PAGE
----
COVID-19 in A&E: Conflicting Advice

Dr Dan O'Carroll


February 24, 2020

The Royal College of Emergency Medicine (RCEM) winter flow project has demonstrated marginal improvements in some of the measured parameters, but worryingly showed that for the first time more than 100,000 patients endured trolley waits of over 4 hours, and that 'corridor care' remained a frequent unpleasant experience for both patients and staff.

It really does not require much imagination to see that even a small increase in attendances could seriously threaten the ability of many emergency departments (EDs) to provide safe care.

'Killer Virus'

Reports of the coronavirus (COVID-19) started in early January, and many mainstream media outlets have used dramatic and fear-inducing language, describing it as a 'killer-virus', or 'deadly disease', and talk of ‘super-spreaders’ has increased public anxieties. I’m aware of EDs having to field enquiries from anxious members of the public concerned that they may be at risk of coronavirus due to: the bottled beer ‘Corona’, or opening some newly-imported trainers from China, as well as people of Chinese heritage who were concerned in case the disease was hereditary.

Healthcare providers in the UK looked on fearfully as news of this new disease started to emerge from China, and those of us working in the acute setting were worried about how we would cope should this virus evolve in a similar  fashion to the last global pandemic, swine flu (H1N1) just over 10 years ago. Those of us that were working in some of the worst affected EDs during this last pandemic remember daily attendances almost doubling overnight with all of the logistical problems of trying to isolate suspected cases to prevent further transmission and to treat those who were affected more severely. This was carried out in EDs which were far less crowded than those we find ourselves in now. Between April 2009 and March 2010 more than 800,000 people contracted swine flu, of whom 26,000 were hospitalised and 342 died.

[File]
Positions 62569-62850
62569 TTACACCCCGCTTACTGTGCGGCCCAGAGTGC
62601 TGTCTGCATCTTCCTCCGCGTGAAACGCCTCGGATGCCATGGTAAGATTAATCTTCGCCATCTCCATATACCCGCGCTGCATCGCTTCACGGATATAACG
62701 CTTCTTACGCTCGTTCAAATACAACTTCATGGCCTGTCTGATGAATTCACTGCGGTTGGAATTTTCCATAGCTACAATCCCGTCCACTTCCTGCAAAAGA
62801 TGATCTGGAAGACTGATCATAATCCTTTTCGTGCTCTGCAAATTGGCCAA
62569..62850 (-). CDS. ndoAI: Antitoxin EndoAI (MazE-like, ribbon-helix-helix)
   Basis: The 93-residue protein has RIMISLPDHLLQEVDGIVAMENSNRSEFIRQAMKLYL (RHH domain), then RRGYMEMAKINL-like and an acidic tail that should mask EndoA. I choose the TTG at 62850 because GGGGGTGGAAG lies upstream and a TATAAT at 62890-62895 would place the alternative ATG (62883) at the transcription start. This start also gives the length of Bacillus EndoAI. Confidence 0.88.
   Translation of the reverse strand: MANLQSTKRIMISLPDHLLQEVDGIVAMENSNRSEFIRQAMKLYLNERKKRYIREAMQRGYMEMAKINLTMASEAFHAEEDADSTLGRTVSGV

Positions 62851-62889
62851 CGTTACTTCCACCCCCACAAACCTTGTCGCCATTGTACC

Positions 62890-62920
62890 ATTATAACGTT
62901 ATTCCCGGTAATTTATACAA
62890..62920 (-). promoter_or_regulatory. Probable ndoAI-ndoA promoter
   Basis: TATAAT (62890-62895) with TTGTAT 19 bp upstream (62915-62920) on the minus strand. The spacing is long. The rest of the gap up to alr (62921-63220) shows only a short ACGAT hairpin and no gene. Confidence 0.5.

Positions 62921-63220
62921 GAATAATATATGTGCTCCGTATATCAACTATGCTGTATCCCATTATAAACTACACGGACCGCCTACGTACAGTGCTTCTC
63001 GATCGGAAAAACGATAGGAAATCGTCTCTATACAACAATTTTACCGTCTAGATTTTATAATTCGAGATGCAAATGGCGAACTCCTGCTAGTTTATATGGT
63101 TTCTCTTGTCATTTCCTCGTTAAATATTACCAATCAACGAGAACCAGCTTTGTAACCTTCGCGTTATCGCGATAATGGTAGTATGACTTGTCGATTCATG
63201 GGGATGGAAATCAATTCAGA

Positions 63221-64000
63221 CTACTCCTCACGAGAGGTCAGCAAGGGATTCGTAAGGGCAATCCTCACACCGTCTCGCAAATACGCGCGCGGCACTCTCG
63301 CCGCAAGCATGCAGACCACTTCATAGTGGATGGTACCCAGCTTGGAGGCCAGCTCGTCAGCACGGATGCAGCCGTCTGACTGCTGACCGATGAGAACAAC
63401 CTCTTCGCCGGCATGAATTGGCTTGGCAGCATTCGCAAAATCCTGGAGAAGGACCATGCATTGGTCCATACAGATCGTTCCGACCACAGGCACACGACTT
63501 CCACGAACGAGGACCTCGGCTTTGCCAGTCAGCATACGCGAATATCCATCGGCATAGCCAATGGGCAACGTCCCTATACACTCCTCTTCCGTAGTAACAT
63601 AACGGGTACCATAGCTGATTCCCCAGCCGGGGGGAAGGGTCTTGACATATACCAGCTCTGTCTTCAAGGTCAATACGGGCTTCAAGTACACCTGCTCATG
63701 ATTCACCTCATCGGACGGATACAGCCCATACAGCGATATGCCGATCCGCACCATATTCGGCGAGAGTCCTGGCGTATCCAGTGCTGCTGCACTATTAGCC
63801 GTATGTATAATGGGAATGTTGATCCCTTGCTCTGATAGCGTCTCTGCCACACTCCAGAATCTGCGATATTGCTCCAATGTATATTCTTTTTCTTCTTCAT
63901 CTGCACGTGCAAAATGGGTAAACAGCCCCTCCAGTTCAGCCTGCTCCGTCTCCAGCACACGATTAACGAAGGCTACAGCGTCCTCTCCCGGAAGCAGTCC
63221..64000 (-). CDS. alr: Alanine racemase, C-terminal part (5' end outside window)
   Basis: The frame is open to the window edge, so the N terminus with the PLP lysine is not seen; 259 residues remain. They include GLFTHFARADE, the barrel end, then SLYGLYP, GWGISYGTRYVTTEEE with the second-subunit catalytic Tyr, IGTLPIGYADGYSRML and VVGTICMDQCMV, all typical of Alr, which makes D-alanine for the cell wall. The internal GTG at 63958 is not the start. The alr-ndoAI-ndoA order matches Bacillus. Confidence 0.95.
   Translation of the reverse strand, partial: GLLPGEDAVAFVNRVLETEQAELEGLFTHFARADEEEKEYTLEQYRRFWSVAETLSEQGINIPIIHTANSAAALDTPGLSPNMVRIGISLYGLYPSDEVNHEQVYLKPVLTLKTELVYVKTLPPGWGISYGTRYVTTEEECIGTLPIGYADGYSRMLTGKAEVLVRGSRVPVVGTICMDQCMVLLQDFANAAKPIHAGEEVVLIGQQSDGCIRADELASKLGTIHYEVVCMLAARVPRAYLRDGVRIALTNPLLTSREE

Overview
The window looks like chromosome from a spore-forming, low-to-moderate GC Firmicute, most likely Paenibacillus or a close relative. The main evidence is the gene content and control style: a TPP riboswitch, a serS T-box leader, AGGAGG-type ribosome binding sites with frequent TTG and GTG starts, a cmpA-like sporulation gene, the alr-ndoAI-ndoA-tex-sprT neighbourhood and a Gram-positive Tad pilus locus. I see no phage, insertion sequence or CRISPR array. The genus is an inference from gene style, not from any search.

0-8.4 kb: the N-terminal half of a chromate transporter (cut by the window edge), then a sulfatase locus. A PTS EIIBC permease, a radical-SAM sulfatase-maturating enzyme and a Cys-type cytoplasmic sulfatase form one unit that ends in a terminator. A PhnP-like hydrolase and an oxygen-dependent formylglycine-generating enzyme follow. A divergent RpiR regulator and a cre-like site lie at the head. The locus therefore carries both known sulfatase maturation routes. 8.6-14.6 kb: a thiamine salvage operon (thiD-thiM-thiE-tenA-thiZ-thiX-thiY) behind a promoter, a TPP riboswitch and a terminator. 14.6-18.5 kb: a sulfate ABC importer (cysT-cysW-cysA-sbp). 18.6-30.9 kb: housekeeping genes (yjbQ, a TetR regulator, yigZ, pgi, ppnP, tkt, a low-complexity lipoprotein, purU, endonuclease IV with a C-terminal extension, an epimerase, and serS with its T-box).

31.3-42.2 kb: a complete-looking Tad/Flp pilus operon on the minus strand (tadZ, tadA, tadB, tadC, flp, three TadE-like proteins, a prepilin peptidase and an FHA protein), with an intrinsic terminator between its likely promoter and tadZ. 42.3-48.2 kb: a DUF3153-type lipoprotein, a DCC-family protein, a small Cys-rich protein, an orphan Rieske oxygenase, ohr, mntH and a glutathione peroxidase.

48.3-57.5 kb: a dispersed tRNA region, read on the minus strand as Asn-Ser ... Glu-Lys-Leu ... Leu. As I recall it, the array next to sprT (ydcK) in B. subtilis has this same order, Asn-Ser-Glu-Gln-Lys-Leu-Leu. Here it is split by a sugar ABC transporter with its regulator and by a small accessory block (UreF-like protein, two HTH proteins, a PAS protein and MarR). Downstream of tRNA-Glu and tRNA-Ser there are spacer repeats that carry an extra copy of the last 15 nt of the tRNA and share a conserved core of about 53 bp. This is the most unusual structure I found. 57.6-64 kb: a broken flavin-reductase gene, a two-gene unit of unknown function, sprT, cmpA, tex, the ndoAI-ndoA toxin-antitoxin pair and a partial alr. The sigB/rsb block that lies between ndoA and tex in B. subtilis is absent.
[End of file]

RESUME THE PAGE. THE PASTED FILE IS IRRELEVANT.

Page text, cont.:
As it stands, even as a medical professional, it has been difficult to keep up-to-date with the current situation, with the advice changing on an almost daily basis. The latest guidance for investigation and initial clinical management of possible cases of COVID-19 throws up some interesting logistical problems for our already overstretched EDs.

Image Credit: Dr Dan O'Carroll

COVID-19 in EDs

How are the EDs coping with suspected cases of COVID-19?

Firstly, and this is one of the problematic areas to get across to the public, patients with symptoms suggestive of COVID-19 should not attend the ED. The NHS website advises that the main symptoms of coronavirus are a cough, high temperature and shortness of breath and that anyone with a history of travel to affected areas or direct contact with a confirmed case of coronavirus within the last 14 days should self-isolate and call 111.

Unfortunately, even with this clear advice, the dynamic nature and rapidly changing advice has resulted in some cases of NHS 111 directing asymptomatic patients to the ED for testing, as there is a lag in dissemination and uptake of the new guidelines.